Understandably so, but firing the coach isn’t always the answer.
His record was not very good. Over 3 1/2 seasons, Darrell Hazell was 25-43, but that is more of the standard at Purdue than not.
Look at the history of the school and the coaches they have had over the decades.
Jack Mellenkopf was a very successful coach for the Boilermakers with an 84-39-9 record from 1956 through 1969.
But, his replacement, Bob DeMoss was 13-18 over 3 seasons. Alex Agase followed DeMoss after an unsuccessful career at Northwestern, and he bombed at Purdue as well with an 18-25-1 record. Not inspiring.
Jim Young was next in line and he was the opposite of DeMoss and Agase with a good run and a
38-19-1 overall record in 5 seasons at Purdue. But, he quit and took a year off before returning to coaching with Army.
The Boilermakers brought in Leon Burtnett and he stumbled to a 21-34-1 record in 5 years. He was followed by a coach that was fired by Texas, Fred Akers. After 4 losing records and miserable 12-31-1 record, Akers was shown the door as well.
Different coach, same results and then they tried it again with Jim Colletto and he was fired after 6 seasons and a 21-42-3 record and not a winning season.
Then, the Purdue Boilermakers got it right in hiring Joe Tiller away from Wyoming. From 1997 until 2008, Tiller led the Boilers to an 87-62 record. While that was not totally impressive compared to some programs best coaches, it was great for Purdue and they had some good runs including a Rose Bowl trip in the 2000 season with Drew Brees as his Quarterback.
However, as successful and respected as Joe Teller was, his last 5 seasons out of 12 were not all that great. In the 2004 season, the Boilermakers were 7-5, and they slipped to 5-6 in 2005.
The 2006 season wasn’t a lot better with an 8-6 finish. 8-5 followed in 2007 and Tiller’s last year was a 4-8 record and the end of fun at West Lafayette, Indiana.
After having a pretty successful 5 seasons at Eastern Kentucky, Danny Hope was hired to replace Tiller. It didn’t work and he was fired after 4 seasons which could have been a mistake because his record was 22-27 and his teams were competitive during his last 2 years going 7-6 and 6-6.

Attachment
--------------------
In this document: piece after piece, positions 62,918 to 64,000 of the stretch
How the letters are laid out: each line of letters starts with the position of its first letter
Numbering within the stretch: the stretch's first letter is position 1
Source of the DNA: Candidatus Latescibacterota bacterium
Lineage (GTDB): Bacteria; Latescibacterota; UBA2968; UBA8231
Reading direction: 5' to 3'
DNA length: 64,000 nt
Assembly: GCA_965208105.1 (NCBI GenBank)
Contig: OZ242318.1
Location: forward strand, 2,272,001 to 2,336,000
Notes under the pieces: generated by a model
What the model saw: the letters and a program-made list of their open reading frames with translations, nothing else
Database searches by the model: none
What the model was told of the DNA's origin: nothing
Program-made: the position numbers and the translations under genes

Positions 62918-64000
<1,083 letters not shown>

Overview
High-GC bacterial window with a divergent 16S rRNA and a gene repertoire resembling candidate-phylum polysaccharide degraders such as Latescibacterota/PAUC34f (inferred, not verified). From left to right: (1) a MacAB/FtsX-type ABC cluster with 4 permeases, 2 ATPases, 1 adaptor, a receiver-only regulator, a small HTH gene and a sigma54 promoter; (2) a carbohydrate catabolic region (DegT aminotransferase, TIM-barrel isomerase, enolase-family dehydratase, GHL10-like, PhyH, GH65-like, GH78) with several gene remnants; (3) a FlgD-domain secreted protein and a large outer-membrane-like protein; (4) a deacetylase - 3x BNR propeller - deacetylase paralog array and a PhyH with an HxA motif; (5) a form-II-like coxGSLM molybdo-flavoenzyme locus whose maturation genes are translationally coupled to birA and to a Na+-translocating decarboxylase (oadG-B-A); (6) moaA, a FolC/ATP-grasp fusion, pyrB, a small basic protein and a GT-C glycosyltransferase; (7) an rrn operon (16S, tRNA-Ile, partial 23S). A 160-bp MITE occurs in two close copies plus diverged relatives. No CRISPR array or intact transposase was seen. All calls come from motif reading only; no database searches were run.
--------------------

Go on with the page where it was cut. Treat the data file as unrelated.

Why didn’t they just keep Hope? It appeared he was heading in the right direction going to smaller bowl games his last 2 seasons.
They fired him anyway and hired Darrell Hazell from Kent State. He was a head coach for 2 years
only at Kent State after coming from Ohio State during Jim Tressel’s tenure.
At Kent State, Hazell was 5-7 his first year. But, the reason he was so attractive a hire for a program like Purdue was his second season when he led Kent State to an impressive 11-3 record and a MAC Championship.
It was not good times for the Boilermakers after hiring Hazell. His first season the Boilermakers slumped to a horrible 1-11 record and one of Purdue’s worst seasons ever.
2014 was only slightly better with a 3-9 record. Last year, Purdue was 2-10 and not showing a lot of flashes of changing other than the Nebraska game.
In 2016, hopes were not much higher and after a 3-3 start, Purdue powers that be had enough and they didn’t bother waiting till the season ended and let Hazell go after losing 35-49 to Iowa.
Now what for Purdue?
Historically, this program has had brief periods of decent football. But, those good years are few and far between.
The fans might be talking about Les Miles the recently vanquished LSU coach, but that’s about as
likely as Purdue calling me and trying to hire me. Purdue would have to pay up for a coach like Miles.
Great coaches are hard to find and Purdue is a much more difficult school and brings a lot of challenges academically that some coaches could not get past. Les Miles was an outstanding recruiter at LSU, but that won’t work at Purdue because of the lack of talent in Indiana and the scholastic requirements.
I wish the Boilermakers well because I miss the days of Leroy Keyes and Drew Brees. That 2000 Boilermaker team fielded an Offensive Line that put all of their starters in the NFL and a couple of backups.
It is possible to field a good team at Purdue, but it sure isn’t easy.